Mr Creosote, Thankyou for you intelligent explanations. How bigoted and shallow many people are who write their comments. I wonder if the CONDEMS employ people to write on these comments pages. As for the lack of skills, intelligence etc of our young. May i point out that in the past many, if not all, workers from times past left school with nothing but the basics, due to our flourishing industrial based (formed on the backs of slaves and sugar plantations) the lowly educated human of the 1900s, to the 1970s, worked in factories and mines, these people were expendable work fodder. Hence the coming of the trade union movement. These human robots doff their caps, lived in very basic accomodation, yes even know, did not in most cases own a car, had basic medical attention and died at least 15 years younger than today. They led very simple lives, making tons of babies (in wedlock of course so that was ok), but unable to feed and nurture them in many cases. Now these humans were your grandparents and their parents. A huge selection where killed off in several wars, now called cannon fodder. Many returning home unwanted, maimed and mentally changed forever (much like our brave boys and girls today). Enough was enough the U.K belongs to the many not the few and thant god the trade unions were born. Now the bigots who resent, YOUR job will probably be lost soon, are you going to turn to drink, end up on the streets, become mentally ill, divorced? etc. This is the reality, this was the mad womans Thatchers Britain. The Empire is dead, we do not rule the world. I like living in a cosmopoliton U.K, and maybe just maybe the Polish etc move here because we are so tolerant. Maybe other nationalities move here because we are educated. Cafes are the factories of yesteryear, but we are more informed, more intelligent than our forebears. Dear Bigots of the U.K people are here because we have tons to offer, o yes before i go, many Brits leave these shores and make a new life Spain, Aussie, New Zealand, France to name just a few, mmmmm do their citizens, curse us for taking their homes, their jobs, marrying their men and woman mmmm, food for thought. O yes and many eastern Europeans are struggling here, but will lose face returning to their homelands FACT……………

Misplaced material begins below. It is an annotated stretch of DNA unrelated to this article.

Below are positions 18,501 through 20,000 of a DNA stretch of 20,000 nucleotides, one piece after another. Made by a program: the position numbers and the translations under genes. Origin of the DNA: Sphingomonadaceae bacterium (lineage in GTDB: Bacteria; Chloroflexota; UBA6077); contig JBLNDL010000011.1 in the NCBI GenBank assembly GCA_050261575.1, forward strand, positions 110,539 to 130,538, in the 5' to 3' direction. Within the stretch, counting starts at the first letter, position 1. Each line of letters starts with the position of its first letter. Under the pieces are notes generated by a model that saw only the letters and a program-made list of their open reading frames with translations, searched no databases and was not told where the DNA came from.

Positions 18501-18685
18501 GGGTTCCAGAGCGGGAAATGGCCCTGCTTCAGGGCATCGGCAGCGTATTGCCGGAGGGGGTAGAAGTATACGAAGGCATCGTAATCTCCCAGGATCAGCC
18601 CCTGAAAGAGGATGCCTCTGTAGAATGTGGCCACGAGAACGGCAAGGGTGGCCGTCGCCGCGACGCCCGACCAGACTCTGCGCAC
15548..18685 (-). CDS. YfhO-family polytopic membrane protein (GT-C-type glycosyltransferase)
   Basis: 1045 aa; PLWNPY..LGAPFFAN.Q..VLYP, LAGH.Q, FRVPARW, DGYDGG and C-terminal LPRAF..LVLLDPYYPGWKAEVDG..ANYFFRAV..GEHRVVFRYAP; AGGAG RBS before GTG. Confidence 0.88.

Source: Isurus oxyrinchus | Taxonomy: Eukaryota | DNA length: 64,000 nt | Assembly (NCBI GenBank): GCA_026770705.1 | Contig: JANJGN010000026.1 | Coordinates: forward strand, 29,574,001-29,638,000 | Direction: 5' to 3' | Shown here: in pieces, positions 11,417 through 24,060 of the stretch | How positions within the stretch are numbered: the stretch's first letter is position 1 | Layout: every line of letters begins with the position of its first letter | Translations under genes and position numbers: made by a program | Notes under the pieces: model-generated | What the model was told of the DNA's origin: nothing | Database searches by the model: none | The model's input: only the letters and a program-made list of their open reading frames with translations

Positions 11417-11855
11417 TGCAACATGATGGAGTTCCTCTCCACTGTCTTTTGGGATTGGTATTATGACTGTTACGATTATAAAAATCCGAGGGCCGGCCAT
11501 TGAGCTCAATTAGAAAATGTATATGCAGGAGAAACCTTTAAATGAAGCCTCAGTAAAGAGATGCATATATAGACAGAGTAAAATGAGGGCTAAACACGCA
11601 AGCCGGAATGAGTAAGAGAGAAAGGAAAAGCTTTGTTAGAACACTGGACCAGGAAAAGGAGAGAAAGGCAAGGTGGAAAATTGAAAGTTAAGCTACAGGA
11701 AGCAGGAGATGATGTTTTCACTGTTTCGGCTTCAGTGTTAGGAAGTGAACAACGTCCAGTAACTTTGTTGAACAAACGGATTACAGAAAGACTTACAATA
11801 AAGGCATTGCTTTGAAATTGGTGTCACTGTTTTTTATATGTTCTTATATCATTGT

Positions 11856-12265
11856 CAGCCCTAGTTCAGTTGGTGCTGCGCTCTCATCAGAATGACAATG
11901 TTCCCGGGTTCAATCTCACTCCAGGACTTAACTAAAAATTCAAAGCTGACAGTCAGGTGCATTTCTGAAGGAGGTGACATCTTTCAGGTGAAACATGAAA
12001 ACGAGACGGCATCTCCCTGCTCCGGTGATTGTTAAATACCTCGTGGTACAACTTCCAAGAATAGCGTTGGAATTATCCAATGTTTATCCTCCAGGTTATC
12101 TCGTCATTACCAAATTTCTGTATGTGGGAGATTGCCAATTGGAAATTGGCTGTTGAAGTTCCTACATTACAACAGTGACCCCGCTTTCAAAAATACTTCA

14. Thamu says: